In its favour, the suit's materials and construction have proven reasonably durable. No worn seams or scuffing in high-abrasion areas like the seat, cuffs, waist, etc. However, the supplied armor inserts were a joke, so I replaced the knee inserts with 3DO inserts and removed all the jacket padding in favour of a Fox Titan pressure suit.
Last summer's RAP ride, which consisted of about 1200km of rough trails and fire roads over 3 days, convinced me that while my current suit was probably OK in the general scheme of DS riding, it really wasn't the best combination of protection, comfort, and ease of use. Going full MX isn't really practical for me either, so the search has been on for a new suit/protection combo that ticks all the boxes. A piece-by-piece approach allows me to tune fit/performance to my specific needs.
Here are the Motoquest pants with the upgraded D3O inserts for sizing.
For reference, I'm 6'1" (~184cm) and around 190 lbs, with most of my weight in my legs thanks to years of competitive cycling. These knee pads are the marginally larger version offered but are still pretty small relative to the pant. They don't reliably stay in place because of the looseness of the pant, yet the pant is tight enough that after sitting for a while the pads create uncomfortable pressure on my kneecaps. This discomfort grows when the vent flaps are unzipped and tucked into the pocket over the knee. This became my least tolerable gripe with the suit, so I've been looking for better knee inserts which ultimately led me to the Leatt Dual Axis model ordered from Fortnine (great services and prices) in Montreal.
On opening the shipping carton I was taken aback at how beefy and heavy the Leatts are. This is a significant chunk of armor! It was pretty clear my game plan would need to change, because I couldn't see fitting these things under the Motoquest pants given my thigh/calf size and the relatively slim fit of the pant. More about fit in a moment; let's look at the construction, because there are few details of these pads to see online.
The guards are anatomically designed for left and right legs. Padding and straps are thoughtfully positioned and materials appear to be good quality with good finishing details.
One strap attaches just above the knee, two below the knee. Velcro allows adjusting the fit once, then using a clip to snap each strap on and off easily. The system works well and is easy to put on and adjust. These pads are the L/XL size, which was perfect for the hard amour portion and offered just enough strap adjustments to fit around my legs.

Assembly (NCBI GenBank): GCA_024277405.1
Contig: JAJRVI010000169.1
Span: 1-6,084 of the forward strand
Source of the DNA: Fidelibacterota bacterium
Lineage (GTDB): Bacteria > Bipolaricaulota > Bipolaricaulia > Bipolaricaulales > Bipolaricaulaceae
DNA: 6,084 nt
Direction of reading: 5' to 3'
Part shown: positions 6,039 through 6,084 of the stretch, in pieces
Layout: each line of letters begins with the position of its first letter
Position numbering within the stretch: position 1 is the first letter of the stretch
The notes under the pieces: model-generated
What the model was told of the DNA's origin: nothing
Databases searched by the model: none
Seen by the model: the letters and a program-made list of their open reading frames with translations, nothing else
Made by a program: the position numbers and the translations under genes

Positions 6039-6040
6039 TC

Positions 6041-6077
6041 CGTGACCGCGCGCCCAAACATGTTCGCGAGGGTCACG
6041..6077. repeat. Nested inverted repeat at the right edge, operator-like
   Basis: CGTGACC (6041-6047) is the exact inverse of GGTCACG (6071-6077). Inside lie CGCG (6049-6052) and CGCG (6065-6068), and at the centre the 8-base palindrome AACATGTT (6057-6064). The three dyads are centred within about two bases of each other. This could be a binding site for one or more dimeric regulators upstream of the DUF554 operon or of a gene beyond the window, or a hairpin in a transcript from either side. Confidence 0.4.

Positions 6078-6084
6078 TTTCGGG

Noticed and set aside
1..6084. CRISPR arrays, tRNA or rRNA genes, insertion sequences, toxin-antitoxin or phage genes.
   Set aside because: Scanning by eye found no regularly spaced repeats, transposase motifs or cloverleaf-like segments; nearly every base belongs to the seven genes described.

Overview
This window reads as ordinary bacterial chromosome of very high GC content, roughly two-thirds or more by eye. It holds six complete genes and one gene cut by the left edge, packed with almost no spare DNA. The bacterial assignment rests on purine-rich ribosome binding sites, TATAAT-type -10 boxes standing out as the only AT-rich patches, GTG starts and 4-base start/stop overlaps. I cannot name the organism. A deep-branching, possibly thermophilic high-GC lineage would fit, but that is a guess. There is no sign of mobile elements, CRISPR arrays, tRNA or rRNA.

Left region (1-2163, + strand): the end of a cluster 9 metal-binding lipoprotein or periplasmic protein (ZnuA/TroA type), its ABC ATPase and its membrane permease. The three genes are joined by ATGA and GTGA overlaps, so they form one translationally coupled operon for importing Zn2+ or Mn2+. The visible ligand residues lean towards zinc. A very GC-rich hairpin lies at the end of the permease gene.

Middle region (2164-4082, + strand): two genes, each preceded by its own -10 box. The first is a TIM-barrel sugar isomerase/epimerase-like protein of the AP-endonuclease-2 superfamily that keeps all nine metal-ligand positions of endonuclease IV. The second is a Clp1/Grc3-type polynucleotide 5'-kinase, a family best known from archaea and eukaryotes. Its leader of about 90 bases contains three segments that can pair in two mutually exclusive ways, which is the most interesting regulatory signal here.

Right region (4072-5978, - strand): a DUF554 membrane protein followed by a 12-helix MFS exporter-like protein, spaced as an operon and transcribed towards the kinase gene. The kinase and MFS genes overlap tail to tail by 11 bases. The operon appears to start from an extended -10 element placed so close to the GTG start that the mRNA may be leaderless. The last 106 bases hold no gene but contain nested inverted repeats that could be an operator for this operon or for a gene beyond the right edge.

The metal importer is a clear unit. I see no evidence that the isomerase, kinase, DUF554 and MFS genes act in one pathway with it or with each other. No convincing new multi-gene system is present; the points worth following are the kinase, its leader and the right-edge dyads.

Protection quality is CE Level 1 for impact and CE Level 2 for abrasion.
Trying them on, it's immediately obvious how comfortable they are over the knee: the cup barely touches the kneecap, even when bent. The double-hinge design is far superior to single-hinge designs because it allows the armor to follow your joint without dragging the pad up or down. With single-hinge designs, bending your knee either requires the pad to stretch to follow the increased length of the outside of your leg (not going to happen with solid armor), or causes the top or bottom segment to pull out of place depending on which end is more firmly attached to your leg. (Excuse the unsexy, winter-white and puffy off-season gams. It's been 8 months since shorts weather.)
Surprisingly, there was no discomfort wearing these pads inside my moto boots, although it does look silly--especially with no pants on (actually, this is how we ride in Canada when it's above -12C):
Unfortunately these guards aren't quite a home run for me yet, mainly because I need to figure out how to best incorporate these into a new riding outfit.
- Well made, excellent coverage and CE-rated
- Comfortable, anatomic fit and flex with good adjustability
- Seem to stay in place
- Reasonably good side protection, including an effective "slider" function formed by the pivots
- Reasonable price (~$128 CAD)
- Not the best integration with moto boots. Better suited to a short boot, which poses tradeoffs on protecting your feet/lower leg.
- Doesn't fit under a touring pant like the Motoquest unless you don't plan to bend your knee.
- Despite the venting, they will undoubtedly be hotter than a simple kneepad insert, because of the straps.
Bottom line is there's no one perfect set of gear for all applications and rider body types. Since my boots need replacing anyway, maybe it's time to consider some of the new shorter options that are MX-lite but a lot easier to walk in, coupled with something like the Klim Overland pant. Then it's a slippery slope to new jacket and armor upstairs. A TekVest looks intriguing.